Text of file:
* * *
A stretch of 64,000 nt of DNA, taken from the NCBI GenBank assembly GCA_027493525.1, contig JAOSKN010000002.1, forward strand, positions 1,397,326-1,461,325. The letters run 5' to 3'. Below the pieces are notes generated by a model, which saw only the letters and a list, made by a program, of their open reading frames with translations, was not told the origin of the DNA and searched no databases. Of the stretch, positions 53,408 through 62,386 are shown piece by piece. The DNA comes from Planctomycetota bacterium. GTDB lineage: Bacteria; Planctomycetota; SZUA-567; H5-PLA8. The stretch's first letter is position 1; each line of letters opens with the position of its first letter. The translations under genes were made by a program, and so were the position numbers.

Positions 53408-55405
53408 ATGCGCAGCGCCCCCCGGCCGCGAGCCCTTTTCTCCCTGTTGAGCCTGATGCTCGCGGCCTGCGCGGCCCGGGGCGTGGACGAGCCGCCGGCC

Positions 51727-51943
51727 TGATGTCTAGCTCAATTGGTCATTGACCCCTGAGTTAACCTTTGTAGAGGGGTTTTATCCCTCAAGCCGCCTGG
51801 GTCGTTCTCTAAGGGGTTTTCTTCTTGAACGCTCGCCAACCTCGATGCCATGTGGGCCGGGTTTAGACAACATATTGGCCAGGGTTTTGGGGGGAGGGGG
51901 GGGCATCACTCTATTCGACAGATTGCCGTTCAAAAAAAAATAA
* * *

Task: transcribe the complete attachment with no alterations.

A stretch of 64,000 nt of DNA, taken from the NCBI GenBank assembly GCA_027493525.1, contig JAOSKN010000002.1, forward strand, positions 1,397,326-1,461,325. The letters run 5' to 3'. Below the pieces are notes generated by a model, which saw only the letters and a list, made by a program, of their open reading frames with translations, was not told the origin of the DNA and searched no databases. Of the stretch, positions 53,408 through 62,386 are shown piece by piece. The DNA comes from Planctomycetota bacterium. GTDB lineage: Bacteria; Planctomycetota; SZUA-567; H5-PLA8. The stretch's first letter is position 1; each line of letters opens with the position of its first letter. The translations under genes were made by a program, and so were the position numbers.

Positions 53408-55405
53408 ATGCGCAGCGCCCCCCGGCCGCGAGCCCTTTTCTCCCTGTTGAGCCTGATGCTCGCGGCCTGCGCGGCCCGGGGCGTGGACGAGCCGCCGGCC

Positions 51727-51943
51727 TGATGTCTAGCTCAATTGGTCATTGACCCCTGAGTTAACCTTTGTAGAGGGGTTTTATCCCTCAAGCCGCCTGG
51801 GTCGTTCTCTAAGGGGTTTTCTTCTTGAACGCTCGCCAACCTCGATGCCATGTGGGCCGGGTTTAGACAACATATTGGCCAGGGTTTTGGGGGGAGGGGG
51901 GGGCATCACTCTATTCGACAGATTGCCGTTCAAAAAAAAATAA